This briefing argues the case that completed Iranian nuclearisation, and specifically military nuclearisation, can be a stabilising influence on the Middle East though current Iranian pursuit of nuclear technology is destabilising for the region. Our position is that Iran’s programme is an attempt to acquire a deterrent rather than build a primarily offensive capability. Part I seeks to establish a theoretical and practical foundation for this position. In Part II, the distinction is made between Iranian pursuit of nuclear technology and Iranian attainment of nuclear technology. As will be explained, both phases have their own effects on regional stability and the potential for further proliferation in the region; Iranian pursuit of nuclear capability is destabilising, while Iranian attainment has the potential to be a stabilising, if proliferative force in the region.
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‘Today, more than ever before, the state of Israel must include appropriate preemption options in its overall defense strategy.‘ (Quote from a report issued in 2004 by Project Daniel, an advisory group to the Israeli prime minister)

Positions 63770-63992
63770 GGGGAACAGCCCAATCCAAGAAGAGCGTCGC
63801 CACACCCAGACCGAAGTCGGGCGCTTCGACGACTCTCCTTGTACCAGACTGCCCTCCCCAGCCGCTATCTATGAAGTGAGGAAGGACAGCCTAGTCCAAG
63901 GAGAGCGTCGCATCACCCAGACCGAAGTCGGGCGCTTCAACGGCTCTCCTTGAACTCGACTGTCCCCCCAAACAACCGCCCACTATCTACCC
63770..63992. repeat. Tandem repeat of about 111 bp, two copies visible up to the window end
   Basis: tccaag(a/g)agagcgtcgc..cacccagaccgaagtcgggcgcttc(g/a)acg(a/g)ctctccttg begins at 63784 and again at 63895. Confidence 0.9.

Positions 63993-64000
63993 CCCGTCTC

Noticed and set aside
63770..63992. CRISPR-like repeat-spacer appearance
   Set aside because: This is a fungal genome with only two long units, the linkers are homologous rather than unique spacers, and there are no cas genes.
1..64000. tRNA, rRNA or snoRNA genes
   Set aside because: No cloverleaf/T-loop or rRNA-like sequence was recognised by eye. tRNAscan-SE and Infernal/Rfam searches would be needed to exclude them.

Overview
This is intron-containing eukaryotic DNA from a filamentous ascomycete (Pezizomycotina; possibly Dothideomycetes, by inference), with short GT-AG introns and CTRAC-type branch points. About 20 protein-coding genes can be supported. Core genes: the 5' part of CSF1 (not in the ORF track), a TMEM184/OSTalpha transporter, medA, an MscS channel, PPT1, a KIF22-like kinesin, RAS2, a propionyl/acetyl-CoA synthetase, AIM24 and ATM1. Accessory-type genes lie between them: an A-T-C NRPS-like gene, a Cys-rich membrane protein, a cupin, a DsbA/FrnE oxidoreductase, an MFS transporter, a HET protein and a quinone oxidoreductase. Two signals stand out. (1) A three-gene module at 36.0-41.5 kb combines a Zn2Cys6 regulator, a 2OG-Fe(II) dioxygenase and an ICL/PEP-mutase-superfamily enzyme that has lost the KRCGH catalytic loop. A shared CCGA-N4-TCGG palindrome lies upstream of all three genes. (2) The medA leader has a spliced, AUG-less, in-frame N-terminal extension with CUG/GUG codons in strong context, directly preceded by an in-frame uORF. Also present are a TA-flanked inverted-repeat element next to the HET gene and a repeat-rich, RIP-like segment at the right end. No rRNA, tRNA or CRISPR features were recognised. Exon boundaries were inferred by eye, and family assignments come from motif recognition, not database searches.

Deterrence theory, as related in detail by Kenneth Waltz, tells us that aggressive action against a nuclear state fails a cost-benefit analysis because the costs of such action can be so disproportionate and devastating to the aggressor. It is this concept of cost-benefit perception that we believe forms the crux of Iran’s reasoning in nuclear acquisition. Once established, the intention is that an Iranian nuclear deterrent secures the state in a regional, and to some extent global context, while allowing it to assert its influence throughout the region. This is not to say that a nuclear Iran will attempt regional expansionism, i.e. that it may start to try and influence its neighbours and become the regional hegemon.